“It’s not the customers’ job to know what they want.”
– Steve Jobs
Michael Schlein is President & CEO of Accion, a global non-profit that helps provide financial services for those living in poverty. He has been pushing for building economic opportunity through microfinance, impact investing and social entrepreneurship.
Manoj Agrawal: Given the challenges in financial inclusion during the pandemic, what has been your observation about leadership traits that help microfinance leaders navigate through crises, and what kinds of weaknesses have you seen that need to be overcome?
Michael Schlein: During the pandemic, digital transformation for microfinance providers rapidly went from something that was ‘nice to have’ to being essential for survival. That’s why adaptability and flexibility are such important traits for leaders in microfinance. Leaders need to pivot their organizations and develop digital capabilities to continue meeting their clients’ urgent needs – while including clients in the journey to ensure they can use and apply digital tools to their everyday lives.
What risk management practices do you advise microfinance leaders to deeply focus on?
Risk management should extend from the top down and the bottom up. It’s not only a matter of ensuring that credit risk and assessment policies are consistent and responsible. Providers should ensure that their clients have a solid understanding of financial products, design products that center clients’ needs, and do their best to equip clients with the knowledge and skills they need to succeed. Creating products and practices that are specifically geared to strengthen clients’ financial health and resilience is a win-win for both clients and providers.
Given the booming digital ecosystem, have you seen new business models emerging for microfinance? What is your understanding about their viability and sustainability?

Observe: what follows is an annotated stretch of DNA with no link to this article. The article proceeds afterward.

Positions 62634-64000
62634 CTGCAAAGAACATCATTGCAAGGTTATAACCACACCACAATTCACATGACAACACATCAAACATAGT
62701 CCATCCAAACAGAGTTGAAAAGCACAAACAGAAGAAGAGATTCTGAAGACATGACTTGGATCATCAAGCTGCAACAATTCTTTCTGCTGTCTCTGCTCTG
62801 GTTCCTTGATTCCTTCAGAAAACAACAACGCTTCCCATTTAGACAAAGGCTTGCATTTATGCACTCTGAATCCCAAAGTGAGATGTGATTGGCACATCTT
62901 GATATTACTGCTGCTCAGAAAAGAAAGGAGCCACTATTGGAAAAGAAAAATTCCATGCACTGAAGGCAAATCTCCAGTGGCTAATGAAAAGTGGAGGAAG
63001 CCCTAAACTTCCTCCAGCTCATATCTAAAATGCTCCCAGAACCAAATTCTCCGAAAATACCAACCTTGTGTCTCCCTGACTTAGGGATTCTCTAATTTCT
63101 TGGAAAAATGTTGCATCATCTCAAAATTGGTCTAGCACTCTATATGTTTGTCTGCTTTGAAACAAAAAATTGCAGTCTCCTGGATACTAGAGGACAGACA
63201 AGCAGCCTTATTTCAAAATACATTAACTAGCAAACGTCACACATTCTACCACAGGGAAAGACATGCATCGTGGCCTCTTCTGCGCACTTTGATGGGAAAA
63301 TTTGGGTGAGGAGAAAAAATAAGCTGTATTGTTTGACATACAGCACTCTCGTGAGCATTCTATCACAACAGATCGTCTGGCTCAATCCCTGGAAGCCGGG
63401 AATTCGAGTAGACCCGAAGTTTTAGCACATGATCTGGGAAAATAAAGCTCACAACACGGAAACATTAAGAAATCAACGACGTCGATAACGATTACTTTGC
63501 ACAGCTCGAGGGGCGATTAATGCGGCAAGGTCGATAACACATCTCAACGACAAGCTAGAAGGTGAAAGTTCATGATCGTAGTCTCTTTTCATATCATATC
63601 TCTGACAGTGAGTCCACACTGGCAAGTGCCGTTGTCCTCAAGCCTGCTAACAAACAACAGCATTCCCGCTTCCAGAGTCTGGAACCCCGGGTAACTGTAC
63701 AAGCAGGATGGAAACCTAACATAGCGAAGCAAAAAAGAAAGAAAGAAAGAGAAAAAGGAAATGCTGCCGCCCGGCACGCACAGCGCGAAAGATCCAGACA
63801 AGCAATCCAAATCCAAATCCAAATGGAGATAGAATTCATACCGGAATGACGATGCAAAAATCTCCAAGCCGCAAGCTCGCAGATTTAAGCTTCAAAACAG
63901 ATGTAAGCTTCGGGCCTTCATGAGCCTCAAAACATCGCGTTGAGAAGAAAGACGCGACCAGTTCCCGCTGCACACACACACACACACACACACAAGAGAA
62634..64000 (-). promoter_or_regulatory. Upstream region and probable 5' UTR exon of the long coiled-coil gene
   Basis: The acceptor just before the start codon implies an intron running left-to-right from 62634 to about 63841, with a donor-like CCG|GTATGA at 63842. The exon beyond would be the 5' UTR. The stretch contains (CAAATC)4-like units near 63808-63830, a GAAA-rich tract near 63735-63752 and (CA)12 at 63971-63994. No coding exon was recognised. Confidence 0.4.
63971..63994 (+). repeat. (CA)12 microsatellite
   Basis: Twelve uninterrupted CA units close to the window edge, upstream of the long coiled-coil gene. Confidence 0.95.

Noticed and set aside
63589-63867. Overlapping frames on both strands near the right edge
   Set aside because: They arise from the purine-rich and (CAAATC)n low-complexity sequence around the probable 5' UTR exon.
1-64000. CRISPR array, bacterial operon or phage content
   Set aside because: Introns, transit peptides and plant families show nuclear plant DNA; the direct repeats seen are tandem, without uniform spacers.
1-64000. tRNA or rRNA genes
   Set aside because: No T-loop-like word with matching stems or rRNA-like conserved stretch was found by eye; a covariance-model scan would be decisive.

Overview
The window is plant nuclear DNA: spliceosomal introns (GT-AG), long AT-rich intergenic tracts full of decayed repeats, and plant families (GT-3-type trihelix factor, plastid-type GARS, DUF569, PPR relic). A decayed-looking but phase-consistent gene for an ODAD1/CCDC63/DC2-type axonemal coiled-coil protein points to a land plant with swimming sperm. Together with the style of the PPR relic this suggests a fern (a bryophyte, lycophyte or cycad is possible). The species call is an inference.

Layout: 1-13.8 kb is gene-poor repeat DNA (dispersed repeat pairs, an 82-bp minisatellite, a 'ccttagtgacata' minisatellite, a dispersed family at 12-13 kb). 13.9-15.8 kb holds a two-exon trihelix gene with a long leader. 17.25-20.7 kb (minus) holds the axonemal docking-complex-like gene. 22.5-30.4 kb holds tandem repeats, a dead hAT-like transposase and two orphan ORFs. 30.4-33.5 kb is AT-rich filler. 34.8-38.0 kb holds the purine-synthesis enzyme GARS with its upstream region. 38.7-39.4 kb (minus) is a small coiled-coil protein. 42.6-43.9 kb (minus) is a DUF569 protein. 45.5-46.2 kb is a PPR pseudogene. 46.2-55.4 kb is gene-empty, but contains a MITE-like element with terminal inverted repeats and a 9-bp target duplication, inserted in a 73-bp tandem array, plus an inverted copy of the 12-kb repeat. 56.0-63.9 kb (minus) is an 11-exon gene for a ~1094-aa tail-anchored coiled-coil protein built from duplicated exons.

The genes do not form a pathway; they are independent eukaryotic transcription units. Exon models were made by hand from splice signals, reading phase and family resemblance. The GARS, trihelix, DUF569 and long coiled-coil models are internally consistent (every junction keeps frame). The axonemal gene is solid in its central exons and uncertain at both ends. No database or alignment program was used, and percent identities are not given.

Embedded finance is a particularly promising way to create a more inclusive financial system. Traditional banking requires clients to request financial services before receiving options. Embedded finance takes the opposite approach, by offering clients financial services before they have even asked for them. Using this innovative tactic, we can integrate financial tools into platforms that already reach millions of underserved people and small businesses – selling them consumer goods or inputs like fertilizer, seeds, and medicines – and more easily onboard millions of people into the formal financial system. As access grows, financially underserved communities start using a broader suite of higher-value financial services that are vital to building resilience and succeeding in the modern economy.
Given the widespread incidents of theft and fraud in the digital space, how would you like to see microfinance leaders protect their organizations as well as their customers?
Consumer protection is vital in the digital age. Many low-income and underserved clients don’t trust digital tools, partly because they need more robust digital and financial literacy to identify scams, fraud, and predatory practices. Building this trust starts with fostering responsible and inclusive innovation and working to ensure that the digital transformation of financial services truly uplifts those most at risk of being left behind. To overcome challenges with trust in digital tools and financial literacy, we can create products geared to improve clients’ financial health, and embed products with learning opportunities, which we’re seeing is far more effective than traditional classroom models.